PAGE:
Hypercars, super sedans and exotic absurdities of the 2018 Geneva Motor Show
Along with crazy concept cars, insane hypercars is a category that keeps folks coming back to the Geneva Motor Show each year full of anticipation. With the growth of ultra-powerful electric and hybrid powertrain technology, Geneva’s stable of high-powered performance cars has only gotten more diverse and more compelling. This year is no exception, seeing everything from the world’s quickest electric sports coupe, to a single-seat microturbine-backed electric track car, to several cars designed to be the all-out fastest production cars ever built.
We’re not exactly sure where the line between supercar and hypercar is drawn, and given how quickly specs are evolving, we’re not sure that line would stay in the same place very long, anyway. If pressed for an answer, though, we’d say that 1,000+ hp is quickly becoming the standard for the hypercar halo. We’d also say that “hypercar” should be reserved for the lightest, sleekest coupes on the floor, while “supercar” can also include sedans with the proper performance credentials.
Other supercar highlights: the McLaren Senna, the latest Paganis to roll off the lines, and a pair of hardcore Lamborghinis.
Not quite as “hyper,” “super” or even “decent-looking” as other cars in the gallery, but every bit as memorable, the new S1 from Sin Cars features a modular framework that lets customers build it exactly as they see fit – anything from a stripped-down, open-top track car to a hard-topped tourer. That modular design doesn’t make for the best-looking piece of automotive art in Geneva, but it’s an interesting proposition for getting a high-performance sports car exactly how you want it.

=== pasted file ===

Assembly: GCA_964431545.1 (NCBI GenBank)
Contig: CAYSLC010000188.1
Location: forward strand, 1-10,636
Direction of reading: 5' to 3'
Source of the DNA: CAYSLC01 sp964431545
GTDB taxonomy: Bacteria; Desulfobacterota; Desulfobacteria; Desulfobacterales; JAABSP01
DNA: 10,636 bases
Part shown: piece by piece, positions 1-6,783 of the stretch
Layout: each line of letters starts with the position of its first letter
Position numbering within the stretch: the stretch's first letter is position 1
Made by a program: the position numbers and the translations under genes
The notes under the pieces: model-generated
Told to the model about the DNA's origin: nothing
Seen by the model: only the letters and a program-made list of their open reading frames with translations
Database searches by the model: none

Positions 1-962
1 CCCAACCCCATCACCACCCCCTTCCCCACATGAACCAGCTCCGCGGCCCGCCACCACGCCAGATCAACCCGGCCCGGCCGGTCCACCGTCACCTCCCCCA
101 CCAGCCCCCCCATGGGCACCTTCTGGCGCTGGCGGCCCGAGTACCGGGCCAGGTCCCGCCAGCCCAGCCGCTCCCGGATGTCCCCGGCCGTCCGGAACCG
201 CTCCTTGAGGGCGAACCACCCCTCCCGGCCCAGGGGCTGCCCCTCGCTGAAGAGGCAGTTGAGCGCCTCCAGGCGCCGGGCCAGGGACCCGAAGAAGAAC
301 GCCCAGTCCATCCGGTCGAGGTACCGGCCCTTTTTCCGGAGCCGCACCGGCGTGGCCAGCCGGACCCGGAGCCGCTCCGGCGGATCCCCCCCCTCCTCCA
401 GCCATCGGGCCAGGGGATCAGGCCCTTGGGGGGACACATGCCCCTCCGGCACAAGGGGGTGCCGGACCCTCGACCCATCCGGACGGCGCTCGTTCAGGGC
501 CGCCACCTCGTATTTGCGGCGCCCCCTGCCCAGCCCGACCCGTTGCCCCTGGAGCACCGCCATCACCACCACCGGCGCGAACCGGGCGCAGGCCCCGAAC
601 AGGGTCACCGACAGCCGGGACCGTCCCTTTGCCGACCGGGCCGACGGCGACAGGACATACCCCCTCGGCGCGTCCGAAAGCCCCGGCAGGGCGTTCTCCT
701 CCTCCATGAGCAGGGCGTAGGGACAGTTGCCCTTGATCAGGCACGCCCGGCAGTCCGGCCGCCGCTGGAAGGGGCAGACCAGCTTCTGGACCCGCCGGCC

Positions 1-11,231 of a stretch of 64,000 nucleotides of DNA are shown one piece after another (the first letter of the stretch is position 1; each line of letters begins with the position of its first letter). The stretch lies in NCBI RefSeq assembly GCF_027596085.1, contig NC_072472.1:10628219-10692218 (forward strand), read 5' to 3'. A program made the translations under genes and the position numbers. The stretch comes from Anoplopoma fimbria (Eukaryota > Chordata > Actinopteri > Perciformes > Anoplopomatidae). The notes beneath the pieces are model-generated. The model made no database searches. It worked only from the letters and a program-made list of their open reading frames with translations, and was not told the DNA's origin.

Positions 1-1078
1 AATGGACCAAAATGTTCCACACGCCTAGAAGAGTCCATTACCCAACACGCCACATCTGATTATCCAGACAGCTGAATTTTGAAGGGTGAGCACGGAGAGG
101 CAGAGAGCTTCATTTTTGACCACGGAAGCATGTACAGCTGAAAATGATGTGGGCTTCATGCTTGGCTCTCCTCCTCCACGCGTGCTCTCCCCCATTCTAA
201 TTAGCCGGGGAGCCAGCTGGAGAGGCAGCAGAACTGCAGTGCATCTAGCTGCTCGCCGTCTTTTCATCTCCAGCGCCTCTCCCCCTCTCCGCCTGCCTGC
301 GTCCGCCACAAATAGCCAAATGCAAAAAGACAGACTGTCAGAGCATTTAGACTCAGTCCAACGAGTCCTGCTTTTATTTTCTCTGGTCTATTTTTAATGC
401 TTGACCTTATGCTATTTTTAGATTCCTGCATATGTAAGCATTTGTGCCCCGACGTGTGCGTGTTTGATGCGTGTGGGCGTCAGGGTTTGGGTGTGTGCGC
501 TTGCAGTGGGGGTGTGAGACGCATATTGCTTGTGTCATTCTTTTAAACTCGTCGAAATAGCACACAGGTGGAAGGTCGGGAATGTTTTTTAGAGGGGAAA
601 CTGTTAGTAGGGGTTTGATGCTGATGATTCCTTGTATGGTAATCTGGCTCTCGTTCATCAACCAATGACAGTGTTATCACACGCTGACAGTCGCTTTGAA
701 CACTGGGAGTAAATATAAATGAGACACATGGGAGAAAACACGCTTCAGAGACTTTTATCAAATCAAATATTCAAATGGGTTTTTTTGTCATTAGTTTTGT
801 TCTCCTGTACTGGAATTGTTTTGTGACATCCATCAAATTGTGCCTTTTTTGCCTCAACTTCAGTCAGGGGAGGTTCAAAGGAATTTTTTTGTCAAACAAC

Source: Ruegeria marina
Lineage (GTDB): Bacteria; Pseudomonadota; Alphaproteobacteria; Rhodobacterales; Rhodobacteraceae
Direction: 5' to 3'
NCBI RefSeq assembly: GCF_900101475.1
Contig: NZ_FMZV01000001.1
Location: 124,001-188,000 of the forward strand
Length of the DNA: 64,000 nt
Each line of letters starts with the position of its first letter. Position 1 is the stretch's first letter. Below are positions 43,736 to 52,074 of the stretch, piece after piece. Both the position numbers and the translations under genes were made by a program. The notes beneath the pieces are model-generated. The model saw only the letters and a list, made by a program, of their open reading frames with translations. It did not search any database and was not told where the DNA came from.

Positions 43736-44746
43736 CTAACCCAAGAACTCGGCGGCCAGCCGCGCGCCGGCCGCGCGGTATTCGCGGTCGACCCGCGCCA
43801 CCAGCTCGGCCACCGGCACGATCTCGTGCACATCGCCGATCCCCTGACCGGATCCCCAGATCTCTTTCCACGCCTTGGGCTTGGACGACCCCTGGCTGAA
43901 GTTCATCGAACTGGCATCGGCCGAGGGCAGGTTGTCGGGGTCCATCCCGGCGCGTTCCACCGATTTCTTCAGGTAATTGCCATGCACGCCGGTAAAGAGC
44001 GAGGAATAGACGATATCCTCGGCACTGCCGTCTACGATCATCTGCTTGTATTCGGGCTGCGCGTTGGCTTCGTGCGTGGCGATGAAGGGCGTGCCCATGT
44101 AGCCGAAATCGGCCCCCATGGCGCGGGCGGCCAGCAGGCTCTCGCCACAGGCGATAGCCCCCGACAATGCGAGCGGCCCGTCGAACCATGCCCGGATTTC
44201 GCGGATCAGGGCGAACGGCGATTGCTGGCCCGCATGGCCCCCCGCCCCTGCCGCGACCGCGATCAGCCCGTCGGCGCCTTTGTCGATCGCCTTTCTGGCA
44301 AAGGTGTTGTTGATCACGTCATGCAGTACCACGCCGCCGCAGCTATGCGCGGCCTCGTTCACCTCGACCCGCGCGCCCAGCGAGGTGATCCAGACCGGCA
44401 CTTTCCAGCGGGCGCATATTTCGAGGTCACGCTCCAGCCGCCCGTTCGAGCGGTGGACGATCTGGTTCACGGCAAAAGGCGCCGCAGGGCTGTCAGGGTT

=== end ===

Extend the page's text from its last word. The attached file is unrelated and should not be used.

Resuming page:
Start with the style of car you want – from an ultralight, bare-chassised track car to a full-bodied sports coupe – then drop in the powertrain of choice and equip the interior for the style of driving you have in mind. Powertrain options include a 310-hp 2.3-liter EcoBoost engine, a 365-hp 3.5-liter engine, a plug-in hybrid with 120-hp electric motor, and a 268-hp all-electric powertrain. Even after purchase, the owner can take advantage of all that modularity in updating the design over the vehicle’s lifecycle. The show car with bare tubular chassis on one side and fuller body kit on the other does a good job showing off the build-it-yourself nature of the design.
Other Geneva curiosities and head scratchers: the 1,800-hp Corbellati Missile that we’re not sure if serious and a Lancia Stratos for the 21st century. Jump on into the gallery here. Gallery: Hypercars, super sedans and exotic absurdities of the 2018 Geneva Motor Show